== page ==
We Can't Go On Metering Like This!
VU and PPM meters explained.
There is still a certain amount of confusion as to the difference between VU meters and peak reading level meters. Hopefully, this short article will clarify the subject.
When considering audio signal levels, we often talk in terms of dBs, but strictly speaking we should refer to volume units (VUs for short). The decibel may be used to measure the ratio between two powers or voltages and if we're looking at audio tones of a constant level, its use is valid for comparing these as well. The problem occurs when the audio signal is constantly changing in level, as is the case with recorded speech or music. Peaks in an audio signal may be far above the average signal level but, because of the way in which the human ear works, may not contribute greatly to the perception of loudness as the ear tends to perform some sort of averaging process when evaluating a subjective sound level. What all this adds up to is that the signal with the highest peaks does not necessarily sound the loudest.
When looking at the moving coil meter in the context of sound level measurement, it can be appreciated that the relatively slow meter needle is never going to keep up with the short term signal peaks anyway and that any dB measurements will only be accurate on a steady state signal such as the tone from a line-up oscillator. The VU meter however, is designed not to follow the peaks in the signal but to represent as closely as possible the subjective loudness as perceived by the ear which falls somewhere between the peak and the average signal level of a complex audio waveform. The ballistics, or mechanical response time of the meter is consequently tailored to match the response of the ear, at least in theory, but if you check out VU meters built by different manufacturers, you are likely to notice a difference in response time performance, even though they might all read the same on a steady state signal.
Because the VU meter tends to act like the ear in evaluating loudness, it is a valuable aid to recording but there are pitfalls of which you need to be aware.
Remember that any peaks contained in the programme material will be quite a lot higher than the meter readings and it's not uncommon to have peaks that are 10dB above the VU reading in a typical recording situation. This is particularly true when you are recording sounds of a transient nature such as percussion as you could be overloading the signal electronics or even the tape itself whilst the VU meter is happily telling you that everything is alright. With analogue recordings, this may not be as serious as you think because things don't suddenly fall to pieces when you exceed 0VU, the system usually has a bit of headroom to spare and tape tends to saturate gracefully rather than clip. Some tape saturation is acceptable and on some types of programme material, it can even improve the sound so the best bet is to do a few experiments and see what VU indication you are at when the sound quality starts to go off. This way you can establish a safe VU level for recording different types of sound and still keep away from the much hated noise floor.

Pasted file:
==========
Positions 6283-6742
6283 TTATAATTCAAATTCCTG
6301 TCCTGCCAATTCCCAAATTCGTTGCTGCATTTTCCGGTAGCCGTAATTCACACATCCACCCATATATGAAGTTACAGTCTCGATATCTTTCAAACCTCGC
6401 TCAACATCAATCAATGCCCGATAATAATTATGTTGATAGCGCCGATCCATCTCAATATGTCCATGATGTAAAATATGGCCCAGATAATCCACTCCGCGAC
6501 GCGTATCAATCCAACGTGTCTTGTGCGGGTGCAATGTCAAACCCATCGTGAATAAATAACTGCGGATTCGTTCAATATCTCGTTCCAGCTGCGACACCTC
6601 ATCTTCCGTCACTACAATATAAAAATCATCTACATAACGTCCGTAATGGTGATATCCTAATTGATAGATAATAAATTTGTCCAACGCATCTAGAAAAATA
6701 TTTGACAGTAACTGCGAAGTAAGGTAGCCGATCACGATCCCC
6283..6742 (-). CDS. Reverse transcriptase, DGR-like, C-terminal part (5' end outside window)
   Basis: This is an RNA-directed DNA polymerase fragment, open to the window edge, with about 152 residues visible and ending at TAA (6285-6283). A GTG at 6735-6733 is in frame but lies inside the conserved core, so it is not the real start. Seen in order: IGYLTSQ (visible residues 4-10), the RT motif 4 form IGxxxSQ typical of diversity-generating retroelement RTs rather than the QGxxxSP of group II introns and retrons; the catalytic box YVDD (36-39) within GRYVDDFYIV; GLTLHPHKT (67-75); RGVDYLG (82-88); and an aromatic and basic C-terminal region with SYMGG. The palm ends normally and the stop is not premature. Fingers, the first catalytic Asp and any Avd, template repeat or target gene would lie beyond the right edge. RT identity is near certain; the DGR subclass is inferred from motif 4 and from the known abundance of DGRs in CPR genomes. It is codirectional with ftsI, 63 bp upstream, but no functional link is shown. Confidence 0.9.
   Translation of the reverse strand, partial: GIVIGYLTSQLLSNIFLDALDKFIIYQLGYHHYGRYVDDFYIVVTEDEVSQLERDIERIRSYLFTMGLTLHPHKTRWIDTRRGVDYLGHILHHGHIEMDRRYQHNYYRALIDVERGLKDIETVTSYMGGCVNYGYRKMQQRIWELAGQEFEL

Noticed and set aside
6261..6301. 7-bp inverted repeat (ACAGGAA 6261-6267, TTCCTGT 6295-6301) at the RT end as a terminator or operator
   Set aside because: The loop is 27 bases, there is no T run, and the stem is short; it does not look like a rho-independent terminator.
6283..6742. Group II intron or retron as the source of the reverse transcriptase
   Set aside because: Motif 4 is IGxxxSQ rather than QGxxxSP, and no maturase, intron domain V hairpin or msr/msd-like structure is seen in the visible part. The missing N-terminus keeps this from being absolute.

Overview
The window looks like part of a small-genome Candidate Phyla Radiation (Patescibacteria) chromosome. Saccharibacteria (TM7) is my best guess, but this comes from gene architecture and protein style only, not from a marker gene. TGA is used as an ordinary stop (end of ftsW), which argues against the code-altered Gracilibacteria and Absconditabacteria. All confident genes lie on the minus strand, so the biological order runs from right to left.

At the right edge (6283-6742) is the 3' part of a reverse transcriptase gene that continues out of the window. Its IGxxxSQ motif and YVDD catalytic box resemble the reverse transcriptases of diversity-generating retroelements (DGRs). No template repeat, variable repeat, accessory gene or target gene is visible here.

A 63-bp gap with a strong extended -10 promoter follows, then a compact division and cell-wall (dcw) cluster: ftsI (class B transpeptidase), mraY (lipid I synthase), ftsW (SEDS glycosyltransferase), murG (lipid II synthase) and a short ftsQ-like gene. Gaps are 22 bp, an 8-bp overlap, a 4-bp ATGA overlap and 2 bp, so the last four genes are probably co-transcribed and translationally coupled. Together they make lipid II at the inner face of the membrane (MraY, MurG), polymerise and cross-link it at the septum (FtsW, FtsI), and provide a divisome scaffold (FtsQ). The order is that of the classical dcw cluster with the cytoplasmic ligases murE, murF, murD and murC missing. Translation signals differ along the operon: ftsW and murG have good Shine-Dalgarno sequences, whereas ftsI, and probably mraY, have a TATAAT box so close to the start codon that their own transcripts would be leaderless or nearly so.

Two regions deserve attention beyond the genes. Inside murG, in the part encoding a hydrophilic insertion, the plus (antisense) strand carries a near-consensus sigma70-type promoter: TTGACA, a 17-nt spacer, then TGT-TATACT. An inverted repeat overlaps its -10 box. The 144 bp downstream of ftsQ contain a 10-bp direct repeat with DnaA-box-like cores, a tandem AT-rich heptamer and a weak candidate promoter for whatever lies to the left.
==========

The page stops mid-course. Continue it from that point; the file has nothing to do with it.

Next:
On some occasions though, it's useful to know what the peaks are really up to and this is particularly true if you intend to indulge in any digital recording as there you run out of headroom with a bang. This is because there is no tape compression to save you, you simply run out of bits.
"...high frequencies need to be treated with respect and soon show signs of distortion when recorded at high levels."
The design of the peak reading meter, as its name implies, allows it to more closely track the true programme peaks and to this end, the traditional moving coil meter is now tending to give way to the LED ladder display which does not suffer from the mechanical inertia of its predecessor. Because programme peaks may be very short, it's normal to introduce an artificially slow decay characteristic into the meter drive circuitry so that the peak level is displayed long enough for the operator to see it. In some designs, this may even take the form of a single illuminated section which independently registers the peaks whilst the rest of the display responds quickly to the programme dynamics.
As you might imagine, this type of meter is most useful when you are recording drums or other percussive instruments, but if you adhere too rigidly to its findings, you may well end up with excessive background noise. This is again due to the fact that a little tape compression is generally acceptable, so it's up to you to determine how far you can push your recorder. A further complication is that whilst you may be able to get away with a fair degree of overload on low frequency signals, high frequencies need to be treated with respect and soon show signs of distortion when recorded at high levels.
Both types of metering have their place but they are only there to advise you; it's up to you to make the best use of their information if you really want to get the optimum performance out of your equipment.
Feature by Paul White
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